Promotional featureA young house setting its own rules....
Founded in the 1960s, Champagne Jacquart is something of a young buck (you’ll be lucky to find tales of winemaking craft being handed down from generation to generation here), but arguably its relative adolescence is also its core strength.
There are no hard-set traditions to adhere to, merely a drive to set its own rules based on the here and now, but also keeping one eye firmly on what’s around the corner.
At the helm of its philosophy is Chief Winemaker, Floriane Eznack. She previously plied her trade at Veuve Clicquot but, as with Champagne Jacquart itself, is similarly unencumbered by a winemaking heritage.
‘No one in my family is involved in the wine industry,’ states Eznack. ‘But I think I’ve always been interested in roles traditionally dominated by men – my childhood dream was to become a fighter pilot for the French Air Force – but my father, as a wine lover, taught me how to taste by playing games.’
‘Champagne Jacquart is a young house initially created by a few committed growers pooling both their expertise and exceptional vineyards, but as soon as I joined the house in 2011 I began to streamline the range in order to express more elegance, purity and vibrant minerality. We now have 1,600 families which cover over half the crus in Champagne. Each of our wines has a story to tell: the story of our relationship with lovers of Champagne.’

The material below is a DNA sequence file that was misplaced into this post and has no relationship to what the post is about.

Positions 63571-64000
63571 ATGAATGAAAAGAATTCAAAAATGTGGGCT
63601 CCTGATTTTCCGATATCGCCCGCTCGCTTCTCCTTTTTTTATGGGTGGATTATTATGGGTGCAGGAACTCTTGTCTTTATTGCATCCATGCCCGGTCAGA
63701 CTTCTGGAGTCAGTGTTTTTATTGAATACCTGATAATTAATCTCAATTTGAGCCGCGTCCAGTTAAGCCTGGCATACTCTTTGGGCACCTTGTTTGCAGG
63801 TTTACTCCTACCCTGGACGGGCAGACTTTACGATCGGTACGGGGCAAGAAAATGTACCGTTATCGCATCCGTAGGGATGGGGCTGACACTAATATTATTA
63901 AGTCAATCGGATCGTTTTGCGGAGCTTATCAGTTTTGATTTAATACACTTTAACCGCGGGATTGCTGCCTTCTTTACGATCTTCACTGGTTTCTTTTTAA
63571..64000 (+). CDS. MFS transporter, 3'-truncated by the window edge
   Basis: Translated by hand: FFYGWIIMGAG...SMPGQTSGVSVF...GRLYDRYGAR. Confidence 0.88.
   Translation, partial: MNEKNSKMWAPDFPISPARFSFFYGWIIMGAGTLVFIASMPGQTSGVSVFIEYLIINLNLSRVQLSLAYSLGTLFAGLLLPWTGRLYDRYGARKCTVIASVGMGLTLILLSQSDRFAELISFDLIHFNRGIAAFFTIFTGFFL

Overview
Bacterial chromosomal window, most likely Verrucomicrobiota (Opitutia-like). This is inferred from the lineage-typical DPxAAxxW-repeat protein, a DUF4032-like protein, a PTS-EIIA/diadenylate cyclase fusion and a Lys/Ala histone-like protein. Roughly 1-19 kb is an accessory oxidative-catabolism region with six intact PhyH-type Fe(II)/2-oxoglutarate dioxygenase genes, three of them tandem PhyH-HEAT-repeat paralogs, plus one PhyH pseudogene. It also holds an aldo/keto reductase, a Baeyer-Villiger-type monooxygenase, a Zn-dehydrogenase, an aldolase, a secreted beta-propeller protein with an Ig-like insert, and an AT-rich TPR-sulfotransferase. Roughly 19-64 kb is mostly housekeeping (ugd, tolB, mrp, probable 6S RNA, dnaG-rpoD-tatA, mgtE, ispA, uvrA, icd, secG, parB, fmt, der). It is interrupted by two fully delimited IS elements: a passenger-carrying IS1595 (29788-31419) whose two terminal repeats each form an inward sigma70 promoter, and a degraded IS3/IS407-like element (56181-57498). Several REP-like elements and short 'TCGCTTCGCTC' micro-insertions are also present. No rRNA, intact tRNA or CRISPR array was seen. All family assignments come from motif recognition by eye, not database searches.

This goal is vividly realised in Jacquart’s Brut Mosaïc Signature which is aged for five years on lees before disgorgement.
‘To be able to support a lower dosage of 7 g/l and five years of ageing, the blend has to be rich, structured and balanced. For a NV, this length of ageing is one of the longest in the world and it increases the aromatic complexity while also mellowing the wine and refining its effervescence.’
‘We’re not bound by a long history, but creating Champagne is a long process,’ says Eznack. ‘We’re free to create our own future and do things our own way. You could say that I’m working more for my successors than for today, because I am defining the character of our Champagnes in ten or twenty years’ time.
‘We have many intriguing projects and wines to be released in the future which are still in our cellars and will be even more interesting. Patience….’, she insists.